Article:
Post-production & Photography have always been linked since the very beginning of Photography. Today with the Digital Photography, post-production can be compared to Painting, and the Retoucher job has never been so important!

This week on Prodibi, we interviewed an awarded retoucher, specialized in advertising works, a real modern painter: Diego Speroni.

Discover his full-resolution productions, powered by Prodibi!

A few words about you. How did you start retouching and when?

  • I am Diego Speroni, and I am 42 years old. I was born in Buenos Aires, Argentina, and I moved to Madrid four months ago.

  • I’ve been interested in drawing and painting since I was very young, and with time I became more involved in graphic arts thanks to my father, who had a photochromy workshop, and to my mother who was a technical drawing teacher. At the age of 19, I started working as a graphic producer in an editorial design studio, and eventually, I started making my first post-productions and color adjustments. Then I began working in an advertising agency and the progress I achieved in the area of retouching occurred naturally. At the age of 27 I decided to open my own studio where I mainly retouched fashion campaigns and, as time passed by, I started working also on advertising campaigns.

Did you want to be a photographer at the very beginning or retouch has always been your way?

  • Neither. Becoming a retoucher was almost a coincidence, as it was the sum of my taste for painting, art, and the beautiful images I saw in magazines. On the contrary to the question, after being a retoucher I became passionate about photography, that I am currently doing just for personal pleasure.

*Read On: A love for creative beauty shots, an interview with passionate photographer Quentin Décaillet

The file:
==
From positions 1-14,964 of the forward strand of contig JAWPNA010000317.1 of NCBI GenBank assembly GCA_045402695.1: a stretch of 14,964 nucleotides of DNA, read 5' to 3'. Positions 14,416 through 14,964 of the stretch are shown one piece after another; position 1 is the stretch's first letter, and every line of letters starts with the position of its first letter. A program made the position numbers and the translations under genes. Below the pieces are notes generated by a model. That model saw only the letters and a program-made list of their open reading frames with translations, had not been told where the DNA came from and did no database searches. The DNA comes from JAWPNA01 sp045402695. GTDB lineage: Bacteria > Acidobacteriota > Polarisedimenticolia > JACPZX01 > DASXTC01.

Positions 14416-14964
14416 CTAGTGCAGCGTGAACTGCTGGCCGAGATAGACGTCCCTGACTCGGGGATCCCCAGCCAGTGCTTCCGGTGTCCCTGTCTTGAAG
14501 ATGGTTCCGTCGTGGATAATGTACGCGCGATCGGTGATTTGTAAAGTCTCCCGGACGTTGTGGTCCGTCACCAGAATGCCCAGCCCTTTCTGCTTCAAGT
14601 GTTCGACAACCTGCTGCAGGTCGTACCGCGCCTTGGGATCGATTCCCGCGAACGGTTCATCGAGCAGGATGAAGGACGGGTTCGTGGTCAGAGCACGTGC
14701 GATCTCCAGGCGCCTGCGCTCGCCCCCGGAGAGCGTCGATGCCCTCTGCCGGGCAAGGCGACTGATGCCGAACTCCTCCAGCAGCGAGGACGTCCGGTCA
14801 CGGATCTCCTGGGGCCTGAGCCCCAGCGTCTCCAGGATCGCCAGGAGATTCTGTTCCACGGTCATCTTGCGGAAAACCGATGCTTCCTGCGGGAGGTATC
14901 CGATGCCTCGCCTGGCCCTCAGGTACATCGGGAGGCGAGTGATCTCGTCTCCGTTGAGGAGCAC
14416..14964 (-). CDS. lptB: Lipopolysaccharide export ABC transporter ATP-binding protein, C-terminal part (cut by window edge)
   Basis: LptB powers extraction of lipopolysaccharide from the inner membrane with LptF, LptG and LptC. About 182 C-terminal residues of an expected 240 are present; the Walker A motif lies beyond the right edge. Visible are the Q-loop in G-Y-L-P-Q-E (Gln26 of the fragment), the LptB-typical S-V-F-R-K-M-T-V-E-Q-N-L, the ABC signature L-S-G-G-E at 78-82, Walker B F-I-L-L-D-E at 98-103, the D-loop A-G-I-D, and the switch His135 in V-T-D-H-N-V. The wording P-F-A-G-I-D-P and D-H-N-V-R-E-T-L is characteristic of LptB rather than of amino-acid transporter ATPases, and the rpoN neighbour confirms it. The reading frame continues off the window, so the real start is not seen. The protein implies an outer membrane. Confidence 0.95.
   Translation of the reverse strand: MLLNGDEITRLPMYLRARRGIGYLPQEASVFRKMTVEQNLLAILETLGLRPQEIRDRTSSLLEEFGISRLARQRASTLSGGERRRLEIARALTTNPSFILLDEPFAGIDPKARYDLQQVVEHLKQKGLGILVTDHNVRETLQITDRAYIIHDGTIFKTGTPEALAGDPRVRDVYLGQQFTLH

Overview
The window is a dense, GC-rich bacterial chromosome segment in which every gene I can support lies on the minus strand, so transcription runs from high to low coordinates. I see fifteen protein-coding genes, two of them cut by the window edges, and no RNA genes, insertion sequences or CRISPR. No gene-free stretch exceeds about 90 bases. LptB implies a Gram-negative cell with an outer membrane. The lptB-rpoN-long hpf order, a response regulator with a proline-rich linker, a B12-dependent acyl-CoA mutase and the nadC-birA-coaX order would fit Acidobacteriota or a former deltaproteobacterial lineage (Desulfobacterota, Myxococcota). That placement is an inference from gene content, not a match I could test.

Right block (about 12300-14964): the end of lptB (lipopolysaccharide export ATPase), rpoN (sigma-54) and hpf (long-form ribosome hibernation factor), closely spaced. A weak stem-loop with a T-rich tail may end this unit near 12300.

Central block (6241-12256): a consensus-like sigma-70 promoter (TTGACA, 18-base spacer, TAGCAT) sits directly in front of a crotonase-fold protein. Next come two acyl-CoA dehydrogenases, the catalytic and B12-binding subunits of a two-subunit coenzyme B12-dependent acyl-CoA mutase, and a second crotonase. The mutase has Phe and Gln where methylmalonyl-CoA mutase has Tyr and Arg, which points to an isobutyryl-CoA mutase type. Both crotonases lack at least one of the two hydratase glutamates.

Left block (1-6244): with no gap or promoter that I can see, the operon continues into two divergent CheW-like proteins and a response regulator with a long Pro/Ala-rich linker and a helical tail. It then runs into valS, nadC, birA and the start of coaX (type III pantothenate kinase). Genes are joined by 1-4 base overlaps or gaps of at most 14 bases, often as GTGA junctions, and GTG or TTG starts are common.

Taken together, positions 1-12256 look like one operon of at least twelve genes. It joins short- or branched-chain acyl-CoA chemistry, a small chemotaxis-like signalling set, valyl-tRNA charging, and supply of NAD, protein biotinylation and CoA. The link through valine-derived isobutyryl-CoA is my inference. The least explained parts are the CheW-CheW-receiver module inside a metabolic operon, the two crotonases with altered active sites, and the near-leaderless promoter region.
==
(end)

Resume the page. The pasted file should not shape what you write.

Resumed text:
How do you meet your clients?

  • I always let my pictures speak for themselves, and that was my best resource to attract clients; doing my job the best I can, always applying something different to the photos, having my webpage updated; and in time, the clients showed up.

How do you approach an image? Are you systematic in your work?

  • Every image is a whole world; when I see a photo I automatically think what I would apply to it, what would fit better, the colour, the light, the texture, there are a thousand of aspects that must be taken into account, and this is exactly what makes it impossible to be 100% systematic.

What is your relationship with the photographer you work with? How do you express your creativity while you work with a creator (the photographer)?

  • I have a very good relationship with photographers; a lot of them even became friends of mine. Today my work and the work of the photographer are very united; there are many times where we talk about what is more convenient to do for a project, or how it would be better to shoot the photos, and although I try to keep what the photographer wants to capture with the image and respect his vision, I always send my own proposal.

What is the best project you have worked on? Why?

  • Fortunately, there are many, but the ones I like the most are the personal projects, both my own or from other photographers, as in those opportunities you have the freedom to do what you believe is the best.

What are the best resources out there for learning real high-end retouching?

  • Nowadays you have everything on the internet, but it is very difficult to find something really good that can help you. When I started, you couldn’t find anything on the web, workshops, where you could attend, were rare too... So based on my experience, I must say that the best way you can learn is to try and make mistakes and then try again, and of course, practice for hours and hours.

To see Diego Speronis's work:


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